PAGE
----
Most States Don’t Make Doctors Enforce Advance Directives

National   |   Steven Ertelt   |   May 4, 2005   |   9:00AM   |   WASHINGTON, DC

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by Steven Ertelt
LifeNews.com Editor
May 4, 2005

Washington, DC (LifeNews.com) — The medical community is abuzz with talk about living wills and other advanced directives in the wake of Terri Schiavo’s painful starvation death. However, a new report from a leading pro-life organization shows most states don’t make doctors enforce advance directives.

According to the National Right to Life Committee, the laws of all but ten states may allow physicians and hospitals to disregard advance directives when they call for patients to be provided with treatment food or fluids.

Media outlets and medical professionals have encouraged people to complete advance directives like living wills. However, the report, issued by NRLC’s Robert Powell Center for Medical Ethics, charges that health care providers who consider a patient’s "quality of life" too low are defying these directive to deny treatment against patient and family wishes.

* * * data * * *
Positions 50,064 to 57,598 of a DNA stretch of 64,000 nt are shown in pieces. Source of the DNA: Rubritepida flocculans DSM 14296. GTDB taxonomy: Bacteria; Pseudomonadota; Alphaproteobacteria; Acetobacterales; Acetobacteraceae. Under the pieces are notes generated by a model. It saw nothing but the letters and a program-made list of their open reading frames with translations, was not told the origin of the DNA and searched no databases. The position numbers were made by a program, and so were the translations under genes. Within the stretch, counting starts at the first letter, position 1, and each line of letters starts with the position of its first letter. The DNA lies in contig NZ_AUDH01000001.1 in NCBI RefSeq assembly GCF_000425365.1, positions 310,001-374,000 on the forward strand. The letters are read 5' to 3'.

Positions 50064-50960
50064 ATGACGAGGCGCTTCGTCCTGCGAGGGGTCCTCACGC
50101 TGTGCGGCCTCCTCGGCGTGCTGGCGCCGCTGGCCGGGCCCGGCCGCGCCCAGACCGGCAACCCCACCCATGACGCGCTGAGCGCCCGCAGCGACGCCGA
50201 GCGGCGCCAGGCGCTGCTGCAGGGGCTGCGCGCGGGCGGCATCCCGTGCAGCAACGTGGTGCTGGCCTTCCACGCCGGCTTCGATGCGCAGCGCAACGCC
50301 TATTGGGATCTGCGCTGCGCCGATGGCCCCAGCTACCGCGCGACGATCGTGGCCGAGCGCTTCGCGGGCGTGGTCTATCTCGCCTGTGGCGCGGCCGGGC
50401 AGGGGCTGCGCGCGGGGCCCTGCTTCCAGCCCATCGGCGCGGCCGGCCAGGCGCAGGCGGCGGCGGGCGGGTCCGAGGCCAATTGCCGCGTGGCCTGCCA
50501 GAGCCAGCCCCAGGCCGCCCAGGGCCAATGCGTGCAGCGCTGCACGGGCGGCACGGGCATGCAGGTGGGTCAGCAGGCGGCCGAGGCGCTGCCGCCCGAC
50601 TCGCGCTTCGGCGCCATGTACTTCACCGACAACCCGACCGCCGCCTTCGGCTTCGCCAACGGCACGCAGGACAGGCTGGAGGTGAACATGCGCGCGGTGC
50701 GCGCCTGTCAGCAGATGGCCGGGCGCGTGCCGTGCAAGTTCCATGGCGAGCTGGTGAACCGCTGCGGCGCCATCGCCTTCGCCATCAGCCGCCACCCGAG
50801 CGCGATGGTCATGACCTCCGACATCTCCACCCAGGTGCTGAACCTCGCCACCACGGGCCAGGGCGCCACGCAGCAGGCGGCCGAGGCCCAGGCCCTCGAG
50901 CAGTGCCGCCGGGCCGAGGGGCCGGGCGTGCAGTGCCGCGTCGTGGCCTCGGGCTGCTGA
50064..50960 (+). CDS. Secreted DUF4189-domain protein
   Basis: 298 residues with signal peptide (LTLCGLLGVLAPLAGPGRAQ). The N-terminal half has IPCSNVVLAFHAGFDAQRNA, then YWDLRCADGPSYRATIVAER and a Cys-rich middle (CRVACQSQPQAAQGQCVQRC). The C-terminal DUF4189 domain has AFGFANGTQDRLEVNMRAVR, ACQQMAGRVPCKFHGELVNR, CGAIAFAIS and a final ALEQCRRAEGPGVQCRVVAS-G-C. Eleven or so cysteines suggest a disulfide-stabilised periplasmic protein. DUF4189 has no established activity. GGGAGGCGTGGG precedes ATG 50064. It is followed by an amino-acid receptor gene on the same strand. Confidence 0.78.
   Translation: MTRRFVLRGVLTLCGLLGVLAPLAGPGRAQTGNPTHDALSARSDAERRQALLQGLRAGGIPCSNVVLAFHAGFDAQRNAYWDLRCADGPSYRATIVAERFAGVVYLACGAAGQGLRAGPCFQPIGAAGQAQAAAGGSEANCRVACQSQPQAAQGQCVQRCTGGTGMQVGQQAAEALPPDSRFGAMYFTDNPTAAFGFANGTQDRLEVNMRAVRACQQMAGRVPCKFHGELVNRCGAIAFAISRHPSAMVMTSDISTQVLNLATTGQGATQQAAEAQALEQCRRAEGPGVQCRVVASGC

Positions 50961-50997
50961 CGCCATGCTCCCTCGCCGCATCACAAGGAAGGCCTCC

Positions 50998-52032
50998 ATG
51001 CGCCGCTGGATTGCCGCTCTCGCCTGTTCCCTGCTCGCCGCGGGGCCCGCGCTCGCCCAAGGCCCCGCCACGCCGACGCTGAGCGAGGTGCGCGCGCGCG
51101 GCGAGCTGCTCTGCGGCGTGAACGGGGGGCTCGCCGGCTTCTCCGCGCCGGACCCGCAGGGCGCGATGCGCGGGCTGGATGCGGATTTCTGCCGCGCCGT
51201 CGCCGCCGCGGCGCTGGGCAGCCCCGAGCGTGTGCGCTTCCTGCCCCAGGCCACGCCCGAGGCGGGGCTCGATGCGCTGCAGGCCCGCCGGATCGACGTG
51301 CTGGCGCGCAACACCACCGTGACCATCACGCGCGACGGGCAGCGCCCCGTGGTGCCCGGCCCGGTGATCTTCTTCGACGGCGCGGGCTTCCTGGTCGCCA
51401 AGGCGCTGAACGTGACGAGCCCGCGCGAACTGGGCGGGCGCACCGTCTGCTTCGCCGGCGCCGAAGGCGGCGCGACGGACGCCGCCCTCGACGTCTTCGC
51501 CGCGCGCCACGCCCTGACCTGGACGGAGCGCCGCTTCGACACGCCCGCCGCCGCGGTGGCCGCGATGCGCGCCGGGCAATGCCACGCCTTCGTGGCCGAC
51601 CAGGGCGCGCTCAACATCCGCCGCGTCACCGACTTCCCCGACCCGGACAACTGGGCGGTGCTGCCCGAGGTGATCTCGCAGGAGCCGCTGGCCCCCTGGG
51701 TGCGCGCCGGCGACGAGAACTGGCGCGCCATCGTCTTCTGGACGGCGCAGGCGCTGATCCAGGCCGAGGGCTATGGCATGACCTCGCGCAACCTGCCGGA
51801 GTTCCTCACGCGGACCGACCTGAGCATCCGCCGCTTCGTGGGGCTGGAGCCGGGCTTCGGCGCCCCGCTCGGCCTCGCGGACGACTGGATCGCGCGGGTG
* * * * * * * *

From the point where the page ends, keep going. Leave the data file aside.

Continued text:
Such actions are a concern for the American public, the group said.

A national poll conducted by Polling Company conducted in April found 76% of those told ""A seriously ill patient has indicated they want food and fluids but the doctor thinks the patient’s quality of life too low" say the patient should be able to receive food and water.

Only 14 percent of Americans say the physician should be allowed to withhold them.

The poll found similar views concerning a patient who wants "life support" when the doctor says the quality of life is too low. Some 77 percent say "life support" should not be removed from patients who say they want it and just 14 percent believe the advance directive should be ignored.

Dorothy Timbs, J.D., legislative counsel for the medical ethics center, said, "We believe most Americans will be deeply disturbed that four-fifths of the states do not clearly protect their right to choose food, fluids, or life-preserving medical treatment.

Timbs said it was important for Americans to fill out other forms of advance directives "to make your wish not to be denied food or treatment clear."

"However, it is equally important to work for legal reform so that your choice for life will be honored," Timbs concluded.